Following lunch, PATRICIA MACLACHLAN, best known as the author of SARAH, PLAIN AND TALL and winner of the Newbery Medal, the Scott O’Dell Award for Historical Fiction and the SCBWI’s Golden Kite Award,  entertained us with anecdotes about her grandchildren and how they influence her writing. She said that every concern we have now, we had in preschool. I would only argue that I appreciate naps much more now than I did when I was four. Her advice to writers was to remember that character is plot and all plot emerges out of character.

Earlier this year I read TROUBLE by GARY SCHMIDT and marveled at the way he was able to weave thematic significance throughout the book and to surprise me along the way. I was thrilled to see he was on this year’s faculty and made a b-line to his workshop on Layering a Character. What rung true most for me was when he said that speed is never the friend of the writer; we must embrace the time it takes to create. This prompted a giant “note to self,” since I find it a challenge to let ideas percolate and projects to ripen.  He also emphasized that setting should not be merely a stage; it should be a reflection of the character.

The speeches and workshops of the first day were followed by a social for traditionally published authors, and once again this year I had the pleasure of sitting beside Sue Fliess who had her new book, TONS OF TRUCKS, on display. Her energy, warmth, and generosity are contagious, and I am just grateful that our last names fall one after the other and the organizers saw fit to arrange us all alphabetically.

Me with Sue Fliess, and no, we are not in a brothel. It was just really funky lighting.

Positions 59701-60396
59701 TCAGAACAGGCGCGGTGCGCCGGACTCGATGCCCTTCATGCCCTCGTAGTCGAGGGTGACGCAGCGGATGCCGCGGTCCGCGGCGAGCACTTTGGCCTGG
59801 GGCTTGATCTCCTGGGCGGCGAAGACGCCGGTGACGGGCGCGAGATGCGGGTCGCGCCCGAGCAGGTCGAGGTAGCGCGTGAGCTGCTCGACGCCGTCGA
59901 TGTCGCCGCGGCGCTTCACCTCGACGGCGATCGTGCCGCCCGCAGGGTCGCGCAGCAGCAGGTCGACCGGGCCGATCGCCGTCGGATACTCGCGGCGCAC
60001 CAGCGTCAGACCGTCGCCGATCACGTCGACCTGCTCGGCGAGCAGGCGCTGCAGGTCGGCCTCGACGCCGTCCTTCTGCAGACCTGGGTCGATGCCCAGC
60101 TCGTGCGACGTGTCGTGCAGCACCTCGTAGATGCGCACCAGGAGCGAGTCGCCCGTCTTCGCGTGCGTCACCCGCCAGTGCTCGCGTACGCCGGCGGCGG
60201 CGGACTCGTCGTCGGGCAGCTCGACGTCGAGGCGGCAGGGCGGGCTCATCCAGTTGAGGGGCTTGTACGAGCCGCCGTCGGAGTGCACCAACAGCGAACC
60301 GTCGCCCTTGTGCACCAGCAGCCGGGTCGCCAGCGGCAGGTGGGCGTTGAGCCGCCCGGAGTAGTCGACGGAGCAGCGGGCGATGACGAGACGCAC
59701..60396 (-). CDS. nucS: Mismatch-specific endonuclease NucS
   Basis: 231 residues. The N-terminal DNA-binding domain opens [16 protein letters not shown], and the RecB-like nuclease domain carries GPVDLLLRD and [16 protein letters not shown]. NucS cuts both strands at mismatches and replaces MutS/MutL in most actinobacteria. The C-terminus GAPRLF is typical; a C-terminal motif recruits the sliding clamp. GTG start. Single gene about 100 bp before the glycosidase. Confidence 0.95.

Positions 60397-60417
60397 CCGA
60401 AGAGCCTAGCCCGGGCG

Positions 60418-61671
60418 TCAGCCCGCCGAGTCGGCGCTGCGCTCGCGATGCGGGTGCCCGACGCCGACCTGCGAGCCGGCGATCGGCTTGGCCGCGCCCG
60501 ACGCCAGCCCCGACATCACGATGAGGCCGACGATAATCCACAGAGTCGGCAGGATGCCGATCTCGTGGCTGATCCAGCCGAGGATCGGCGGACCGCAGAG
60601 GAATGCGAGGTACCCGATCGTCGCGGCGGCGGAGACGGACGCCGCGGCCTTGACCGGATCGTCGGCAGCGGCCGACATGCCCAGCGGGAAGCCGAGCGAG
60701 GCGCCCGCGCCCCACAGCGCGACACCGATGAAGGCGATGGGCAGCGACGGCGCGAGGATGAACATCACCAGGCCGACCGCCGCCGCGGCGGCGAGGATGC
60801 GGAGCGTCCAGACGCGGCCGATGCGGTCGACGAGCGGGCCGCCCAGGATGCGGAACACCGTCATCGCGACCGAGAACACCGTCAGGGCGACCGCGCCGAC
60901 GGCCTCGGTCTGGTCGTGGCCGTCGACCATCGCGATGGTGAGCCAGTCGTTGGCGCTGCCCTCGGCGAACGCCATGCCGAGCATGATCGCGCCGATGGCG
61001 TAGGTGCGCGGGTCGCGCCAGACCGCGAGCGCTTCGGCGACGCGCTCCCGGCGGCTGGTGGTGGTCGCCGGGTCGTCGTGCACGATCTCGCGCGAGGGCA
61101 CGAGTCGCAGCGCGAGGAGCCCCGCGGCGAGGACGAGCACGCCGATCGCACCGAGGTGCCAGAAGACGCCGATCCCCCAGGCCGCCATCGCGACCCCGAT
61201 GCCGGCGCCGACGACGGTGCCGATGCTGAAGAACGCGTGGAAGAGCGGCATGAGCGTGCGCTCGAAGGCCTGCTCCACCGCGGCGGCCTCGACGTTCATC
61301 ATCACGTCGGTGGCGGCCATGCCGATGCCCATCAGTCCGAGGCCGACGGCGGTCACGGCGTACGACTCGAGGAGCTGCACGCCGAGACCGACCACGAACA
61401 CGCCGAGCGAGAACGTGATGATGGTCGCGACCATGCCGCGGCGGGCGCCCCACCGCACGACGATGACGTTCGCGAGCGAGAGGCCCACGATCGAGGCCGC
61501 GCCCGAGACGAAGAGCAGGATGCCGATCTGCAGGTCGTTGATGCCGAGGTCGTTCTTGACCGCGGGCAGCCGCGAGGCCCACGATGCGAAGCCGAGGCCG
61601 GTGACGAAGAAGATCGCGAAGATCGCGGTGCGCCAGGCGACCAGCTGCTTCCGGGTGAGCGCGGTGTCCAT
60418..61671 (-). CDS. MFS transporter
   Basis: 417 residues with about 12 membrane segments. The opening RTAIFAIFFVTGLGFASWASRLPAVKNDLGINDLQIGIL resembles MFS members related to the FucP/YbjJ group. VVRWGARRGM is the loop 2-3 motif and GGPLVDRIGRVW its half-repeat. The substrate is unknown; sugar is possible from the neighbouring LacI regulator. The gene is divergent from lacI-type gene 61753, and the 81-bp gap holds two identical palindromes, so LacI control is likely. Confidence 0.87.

Imagine a hundred or more amazing and gifted artists all eager to meet more of the same and you get a glimpse of of the social for illustrators organized by the wonderful Priscilla Burris together with SCBWI board advisors Pat Cummings, David Diaz, and Cecilia Yung.  When it was all over , I collapsed back in my room to catch what I could of the Olympics and consume my daily ration of dark chocolate courtesy of Alexis O’Neil, our regional advisor extraordinaire and my roomie for the conference. By the end of the Day 1, my head was brimming over with ideas for new projects, ways to resurrect abandoned ones, and enough inspiration to last me the year. I realized that like the athletes in London, I would need to pace myself or I was never going to make it to the finish. (Read faculty party here.)

Next Week I will be posting Part Two of my conference takeaways. It will feature more insights from the conference along with some incriminating photos from Saturday Night’s festivities. Stay tuned.

Recently I have noticed an alarming trend in children’s books. The words are gone. In many cases the illustrations now carry the brunt of the burden in telling the story, a huge change compared to most children’s books of thirty years ago. Not a problem unless you try reading a story aloud to a small group of children, and you find yourself having to ad lib to fill in the plot or the flow of words is so choppy each page feels unrelated to the previous one.

More and more I hear that picture book texts should be as brief as possible, that anything that can be shown in the pictures should be cut. No adverbs, few if any adjectives. But in my opinion, the balance between text and art has swung too far to one side. Texts have been whittled back until read alouds are often choppy and the reader finds they have to fill in the transitions. The writing is sterilize, the poetry in the prose slaughtered. That’s not to say less can’t be more, but it shouldn’t be at the expense of the oral presentation. Picture books, after all, are intended to be read aloud to a child. They should be pleasant on the eyes AND on the ears.